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      The interaction of sexually and naturally selected traits in the adaptive radiations of cichlid fishes.

      1
      Molecular ecology
      Wiley-Blackwell

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          Abstract

          The question of how genetic variation translates into organismal diversity has puzzled biologists for decades. Despite recent advances in evolutionary and developmental genetics, the mechanisms that underlie adaptation, diversification and evolutionary innovation remain largely unknown. The exceptionally diverse species flocks of cichlid fishes are textbook examples of adaptive radiation and explosive speciation and emerge as powerful model systems to study the genetic basis of animal diversification. East Africa's hundreds of endemic cichlid species are akin to a natural mutagenesis screen and differ greatly not only in ecologically relevant (hence naturally selected) characters such as mouth morphology and body shape, but also in sexually selected traits such as coloration. One of the most fascinating aspects of cichlid evolution is the frequent occurrence of evolutionary parallelisms, which has led to the question whether selection alone is sufficient to produce these parallel morphologies, or whether a developmental or genetic bias has influenced the direction of diversification. Here, I review fitness-relevant traits that could be responsible for the cichlids' evolutionary success and assess whether these were shaped by sexual or natural selection. I then focus on the interaction and the relative importance of sexual vs. natural selection in cichlid evolution. Finally, I discuss what is currently known about the genes underlying the morphogenesis of adaptively relevant traits and highlight the importance of the forthcoming cichlid genomes in the quest of the genetic basis of diversification in this group.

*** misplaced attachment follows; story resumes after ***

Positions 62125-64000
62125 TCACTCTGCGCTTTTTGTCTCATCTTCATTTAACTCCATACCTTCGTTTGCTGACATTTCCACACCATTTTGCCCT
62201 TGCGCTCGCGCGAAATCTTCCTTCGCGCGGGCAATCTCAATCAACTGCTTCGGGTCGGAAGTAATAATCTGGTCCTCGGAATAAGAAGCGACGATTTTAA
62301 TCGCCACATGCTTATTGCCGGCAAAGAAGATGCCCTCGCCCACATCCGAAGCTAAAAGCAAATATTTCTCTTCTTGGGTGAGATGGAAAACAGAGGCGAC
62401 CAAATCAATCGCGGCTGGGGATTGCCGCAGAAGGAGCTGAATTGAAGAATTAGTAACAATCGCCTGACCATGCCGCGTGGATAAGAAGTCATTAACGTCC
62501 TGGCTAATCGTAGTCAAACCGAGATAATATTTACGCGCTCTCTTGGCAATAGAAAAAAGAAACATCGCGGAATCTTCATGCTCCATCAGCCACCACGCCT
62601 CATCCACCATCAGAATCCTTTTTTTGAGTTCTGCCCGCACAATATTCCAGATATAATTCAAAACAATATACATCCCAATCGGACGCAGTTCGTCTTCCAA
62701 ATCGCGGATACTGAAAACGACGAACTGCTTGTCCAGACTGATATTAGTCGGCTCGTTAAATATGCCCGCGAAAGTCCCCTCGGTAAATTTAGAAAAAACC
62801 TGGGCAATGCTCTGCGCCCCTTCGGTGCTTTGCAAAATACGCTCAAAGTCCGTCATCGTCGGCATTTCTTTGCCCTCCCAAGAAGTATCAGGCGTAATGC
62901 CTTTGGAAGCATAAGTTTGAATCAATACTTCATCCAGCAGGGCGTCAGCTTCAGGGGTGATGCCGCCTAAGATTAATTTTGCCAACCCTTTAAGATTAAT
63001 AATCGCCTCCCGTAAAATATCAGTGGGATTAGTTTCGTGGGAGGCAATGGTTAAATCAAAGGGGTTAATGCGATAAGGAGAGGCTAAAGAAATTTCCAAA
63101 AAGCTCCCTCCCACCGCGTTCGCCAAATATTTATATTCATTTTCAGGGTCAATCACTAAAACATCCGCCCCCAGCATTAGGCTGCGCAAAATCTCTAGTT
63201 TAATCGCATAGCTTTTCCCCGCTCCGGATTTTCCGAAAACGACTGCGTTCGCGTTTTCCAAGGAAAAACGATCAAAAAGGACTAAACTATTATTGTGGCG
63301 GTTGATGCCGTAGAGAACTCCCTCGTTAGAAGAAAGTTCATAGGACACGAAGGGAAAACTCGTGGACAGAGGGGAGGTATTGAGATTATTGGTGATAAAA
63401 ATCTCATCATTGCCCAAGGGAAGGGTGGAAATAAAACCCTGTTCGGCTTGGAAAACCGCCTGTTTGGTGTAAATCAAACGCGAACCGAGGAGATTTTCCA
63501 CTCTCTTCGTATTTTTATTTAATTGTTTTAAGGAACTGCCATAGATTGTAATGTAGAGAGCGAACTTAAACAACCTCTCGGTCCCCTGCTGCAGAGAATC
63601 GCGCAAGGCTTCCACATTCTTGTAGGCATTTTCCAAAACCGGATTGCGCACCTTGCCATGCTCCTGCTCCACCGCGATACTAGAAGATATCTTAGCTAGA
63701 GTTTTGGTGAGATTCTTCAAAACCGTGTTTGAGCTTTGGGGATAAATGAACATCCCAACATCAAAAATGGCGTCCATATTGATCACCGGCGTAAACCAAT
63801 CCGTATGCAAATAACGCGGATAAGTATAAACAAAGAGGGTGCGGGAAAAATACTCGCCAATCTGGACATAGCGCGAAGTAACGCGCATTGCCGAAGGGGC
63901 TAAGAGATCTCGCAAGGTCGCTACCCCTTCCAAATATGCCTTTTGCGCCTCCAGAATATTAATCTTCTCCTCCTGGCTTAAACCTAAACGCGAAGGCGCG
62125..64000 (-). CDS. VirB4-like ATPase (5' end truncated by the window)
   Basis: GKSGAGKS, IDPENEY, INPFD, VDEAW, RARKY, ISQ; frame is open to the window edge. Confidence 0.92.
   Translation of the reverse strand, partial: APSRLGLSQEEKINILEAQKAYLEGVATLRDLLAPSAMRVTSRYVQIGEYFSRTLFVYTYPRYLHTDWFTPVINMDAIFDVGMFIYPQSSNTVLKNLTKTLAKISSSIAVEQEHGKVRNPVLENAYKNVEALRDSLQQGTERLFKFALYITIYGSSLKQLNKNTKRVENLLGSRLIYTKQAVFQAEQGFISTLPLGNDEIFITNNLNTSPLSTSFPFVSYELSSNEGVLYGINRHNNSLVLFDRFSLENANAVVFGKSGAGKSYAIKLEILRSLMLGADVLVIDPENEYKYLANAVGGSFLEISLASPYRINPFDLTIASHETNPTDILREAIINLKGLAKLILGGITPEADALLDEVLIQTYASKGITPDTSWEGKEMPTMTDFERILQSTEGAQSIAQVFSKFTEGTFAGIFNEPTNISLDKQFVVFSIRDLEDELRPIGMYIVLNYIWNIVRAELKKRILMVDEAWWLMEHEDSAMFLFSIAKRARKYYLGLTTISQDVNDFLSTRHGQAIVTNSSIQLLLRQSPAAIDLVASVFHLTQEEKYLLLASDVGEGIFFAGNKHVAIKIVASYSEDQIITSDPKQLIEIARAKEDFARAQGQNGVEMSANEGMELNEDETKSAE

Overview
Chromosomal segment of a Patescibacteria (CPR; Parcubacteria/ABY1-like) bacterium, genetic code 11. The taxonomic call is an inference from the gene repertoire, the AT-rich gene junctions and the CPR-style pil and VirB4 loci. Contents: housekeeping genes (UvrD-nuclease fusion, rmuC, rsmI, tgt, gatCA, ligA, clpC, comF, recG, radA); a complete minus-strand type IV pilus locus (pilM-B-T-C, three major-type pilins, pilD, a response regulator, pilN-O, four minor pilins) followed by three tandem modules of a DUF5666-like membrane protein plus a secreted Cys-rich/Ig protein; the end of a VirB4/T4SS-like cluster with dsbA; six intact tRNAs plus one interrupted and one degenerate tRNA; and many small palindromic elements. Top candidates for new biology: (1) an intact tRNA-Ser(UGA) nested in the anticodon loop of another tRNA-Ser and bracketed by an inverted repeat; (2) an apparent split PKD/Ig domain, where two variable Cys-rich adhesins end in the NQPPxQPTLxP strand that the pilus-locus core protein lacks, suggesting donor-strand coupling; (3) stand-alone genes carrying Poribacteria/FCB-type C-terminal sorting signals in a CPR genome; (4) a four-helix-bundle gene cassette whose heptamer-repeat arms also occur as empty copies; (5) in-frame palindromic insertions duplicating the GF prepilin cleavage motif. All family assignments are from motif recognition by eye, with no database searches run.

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          Author and article information

          Journal
          Mol. Ecol.
          Molecular ecology
          Wiley-Blackwell
          1365-294X
          0962-1083
          Jan 2009
          : 18
          : 2
          Affiliations
          [1 ] Zoological Institute, University of Basel, Vesalgasse 1, 4051 Basel, Switzerland. walter.salzburger@unibas.ch
          Article
          MEC3981
          10.1111/j.1365-294X.2008.03981.x
          18992003
          943988c0-2324-4093-ad5c-005b049f89b8
          History

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